Staff to work in ‘geographic clusters’ rather than at specific locations
Caius House. Picture: Google Streetview
Parents worried about plans to shake up the way youth centres are funded in Wandsworth have outlined how important they are to the community.
Elizabeth Oddono, part of a group campaigning against the changes, said the move risks damaging the community that has built around the centres.
She said, “They break down barriers. Kids from difference ages and walks of life are hanging out together, creating mentors from the community who understand what their experiences are.
“Kids going to the clubs can step away from their home life or their school life and relax.”
The plans will mean staff will be moved to three “clusters” in the borough, rather than work at specific centres.
Ms Oddono, who lives in Battersea and has three sons between 13 and 17 years old, said they often use Caius House – one of two centres along with Devas (both in Battersea) that campaigners are especially concerned about.
She said: “There are some really experienced staff who really know the local families, and this risks breaking that apart. It just feels like nobody is listening.
“We just want to know that our kids are occupied safely and have something to do. It’s about our children, and their parents campaigning. We have kids from three years old to young adults.”
She also pointed to some recent research by the All-Party Parliamentary Group on Knife Crime that suggested a link between rising knife crime and cuts to youth services.
Wandsworth Council has been quick to try to reassure residents that the changes are not cuts to either staffing or funding.
In a letter sent to anyone who contacted him expressing concern, cabinet member for education and children’s services Councillor Will Sweet said front-line services are not being reduced “whatsoever”, and in fact the plans will increase the numbers of staff working across the borough.
He said, “This means more staff than there are now, doing more integrated work with more young children, teenagers and their families.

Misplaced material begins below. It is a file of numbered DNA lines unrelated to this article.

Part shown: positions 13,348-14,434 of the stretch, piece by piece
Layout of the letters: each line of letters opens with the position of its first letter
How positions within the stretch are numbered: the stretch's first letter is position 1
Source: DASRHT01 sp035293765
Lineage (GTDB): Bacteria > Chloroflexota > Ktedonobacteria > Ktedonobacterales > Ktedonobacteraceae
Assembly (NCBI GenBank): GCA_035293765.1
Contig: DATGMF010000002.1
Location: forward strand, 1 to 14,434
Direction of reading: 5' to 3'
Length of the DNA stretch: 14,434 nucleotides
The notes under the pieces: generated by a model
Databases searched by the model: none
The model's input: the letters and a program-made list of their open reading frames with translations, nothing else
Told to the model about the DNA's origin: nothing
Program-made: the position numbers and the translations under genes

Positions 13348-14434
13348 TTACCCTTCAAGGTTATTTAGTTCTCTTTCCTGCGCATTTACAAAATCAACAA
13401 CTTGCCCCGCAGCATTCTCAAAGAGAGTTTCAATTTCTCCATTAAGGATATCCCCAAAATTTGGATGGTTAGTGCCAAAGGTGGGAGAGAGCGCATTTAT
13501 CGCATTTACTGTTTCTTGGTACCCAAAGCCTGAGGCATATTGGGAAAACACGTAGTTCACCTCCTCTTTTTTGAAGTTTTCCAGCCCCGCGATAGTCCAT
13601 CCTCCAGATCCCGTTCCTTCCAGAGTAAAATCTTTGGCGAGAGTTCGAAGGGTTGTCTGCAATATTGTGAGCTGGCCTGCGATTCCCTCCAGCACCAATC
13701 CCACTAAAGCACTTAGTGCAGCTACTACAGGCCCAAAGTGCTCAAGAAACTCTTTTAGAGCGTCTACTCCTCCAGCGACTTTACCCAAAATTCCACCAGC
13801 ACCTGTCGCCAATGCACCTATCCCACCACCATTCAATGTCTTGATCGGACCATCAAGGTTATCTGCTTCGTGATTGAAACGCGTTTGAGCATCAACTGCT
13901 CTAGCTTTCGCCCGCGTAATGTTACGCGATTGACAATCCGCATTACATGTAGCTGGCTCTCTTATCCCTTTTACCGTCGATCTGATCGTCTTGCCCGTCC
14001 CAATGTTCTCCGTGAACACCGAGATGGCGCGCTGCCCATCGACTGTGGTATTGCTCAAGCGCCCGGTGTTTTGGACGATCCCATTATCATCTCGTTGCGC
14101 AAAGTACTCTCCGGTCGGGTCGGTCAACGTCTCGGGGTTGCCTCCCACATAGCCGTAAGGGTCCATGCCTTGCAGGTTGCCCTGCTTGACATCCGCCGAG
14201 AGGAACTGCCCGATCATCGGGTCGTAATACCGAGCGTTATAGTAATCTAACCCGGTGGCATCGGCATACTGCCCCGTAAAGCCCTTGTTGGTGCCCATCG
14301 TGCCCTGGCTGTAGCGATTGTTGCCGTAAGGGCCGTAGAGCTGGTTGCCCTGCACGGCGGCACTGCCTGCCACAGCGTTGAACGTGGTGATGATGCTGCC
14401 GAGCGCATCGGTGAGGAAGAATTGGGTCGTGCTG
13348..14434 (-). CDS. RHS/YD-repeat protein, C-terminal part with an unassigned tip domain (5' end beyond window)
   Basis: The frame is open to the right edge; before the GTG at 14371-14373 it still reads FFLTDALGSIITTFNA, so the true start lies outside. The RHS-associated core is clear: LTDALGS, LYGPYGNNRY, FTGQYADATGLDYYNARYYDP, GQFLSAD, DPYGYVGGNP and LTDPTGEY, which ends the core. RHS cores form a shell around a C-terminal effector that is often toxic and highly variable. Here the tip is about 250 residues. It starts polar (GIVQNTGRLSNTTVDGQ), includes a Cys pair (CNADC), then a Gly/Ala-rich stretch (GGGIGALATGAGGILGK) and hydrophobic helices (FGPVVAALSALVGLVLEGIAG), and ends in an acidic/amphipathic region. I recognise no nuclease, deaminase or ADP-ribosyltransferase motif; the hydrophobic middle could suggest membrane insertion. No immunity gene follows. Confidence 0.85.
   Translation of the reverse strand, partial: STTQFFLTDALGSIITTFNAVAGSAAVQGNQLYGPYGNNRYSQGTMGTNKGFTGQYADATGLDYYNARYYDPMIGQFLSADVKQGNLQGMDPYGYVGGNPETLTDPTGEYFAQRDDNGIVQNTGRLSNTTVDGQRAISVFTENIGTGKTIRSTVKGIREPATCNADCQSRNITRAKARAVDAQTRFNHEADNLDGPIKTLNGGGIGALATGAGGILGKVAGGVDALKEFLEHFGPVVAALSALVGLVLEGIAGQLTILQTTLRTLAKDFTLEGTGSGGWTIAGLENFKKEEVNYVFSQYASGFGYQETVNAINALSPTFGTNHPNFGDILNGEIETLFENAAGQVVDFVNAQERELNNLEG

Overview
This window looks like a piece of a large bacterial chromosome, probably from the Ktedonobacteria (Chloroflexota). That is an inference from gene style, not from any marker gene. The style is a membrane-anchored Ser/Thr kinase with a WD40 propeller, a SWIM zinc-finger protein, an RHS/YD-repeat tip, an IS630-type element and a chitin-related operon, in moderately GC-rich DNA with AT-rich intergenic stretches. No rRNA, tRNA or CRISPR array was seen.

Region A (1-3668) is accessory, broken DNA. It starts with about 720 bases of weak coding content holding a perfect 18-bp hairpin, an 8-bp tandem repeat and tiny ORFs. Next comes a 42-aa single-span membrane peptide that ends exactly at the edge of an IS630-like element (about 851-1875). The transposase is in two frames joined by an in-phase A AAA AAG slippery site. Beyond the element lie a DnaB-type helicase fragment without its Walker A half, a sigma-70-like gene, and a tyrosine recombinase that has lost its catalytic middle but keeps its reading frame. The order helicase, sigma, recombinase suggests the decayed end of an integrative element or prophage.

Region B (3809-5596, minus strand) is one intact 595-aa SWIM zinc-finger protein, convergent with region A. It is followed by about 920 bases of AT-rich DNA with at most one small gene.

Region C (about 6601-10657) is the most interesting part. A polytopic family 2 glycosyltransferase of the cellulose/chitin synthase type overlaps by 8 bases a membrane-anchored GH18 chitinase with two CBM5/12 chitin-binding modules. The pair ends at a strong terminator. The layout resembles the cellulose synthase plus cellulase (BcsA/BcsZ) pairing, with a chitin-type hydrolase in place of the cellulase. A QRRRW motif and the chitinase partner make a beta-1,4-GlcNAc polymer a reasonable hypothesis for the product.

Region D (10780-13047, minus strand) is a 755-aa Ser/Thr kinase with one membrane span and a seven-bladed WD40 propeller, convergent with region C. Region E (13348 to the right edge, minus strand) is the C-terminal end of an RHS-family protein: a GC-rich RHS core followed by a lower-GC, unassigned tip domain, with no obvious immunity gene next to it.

“The proposal is to organise Wandsworth staff working with children in this area into three geographic clusters.
“It is an increase in terms of the capacity available to deliver services to children and young people.”
He stressed that Caius and Devas, along with other local youth clubs, are “fantastic”, and that the council is “passionate” about continuing to support the work they do.
Mr Sweet said, “The council funding that Caius and Devas receive at present is primarily staff.
“Under the proposed model, the council would still allocate staff and some of the cluster’s services will still be delivered at those youth clubs.”
The main grant for Devas is being increased by 25%, and for Caius it will increase five-fold, and a new £190,000 community fund is to be set up that local groups (including the clubs) can draw from to support their ideas.
Leader of Wandsworth’s Labour opposition group Councillor Simon Hogg said he was “very worried” about the plans and what they will mean for Battersea.
He said, “We are in a time of crisis with youth services already cut down to the bare bones. Each year we expect our youth centres and community groups to do even more with even less.
“This latest attempt to re-jig services is a risk that we should not be taking.
“Clubs like Devas and Caius have a wonderful track record and Wandsworth Labour believes that now is not the time to be experimenting with new systems.
“Weakening youth services at a time like this would be a disaster for the surrounding community and we’d like to see the funding to these groups increase so that they can help us secure futures for young people in Battersea.”
Calum Rutter – Local Democracy Reporter
July 9, 2019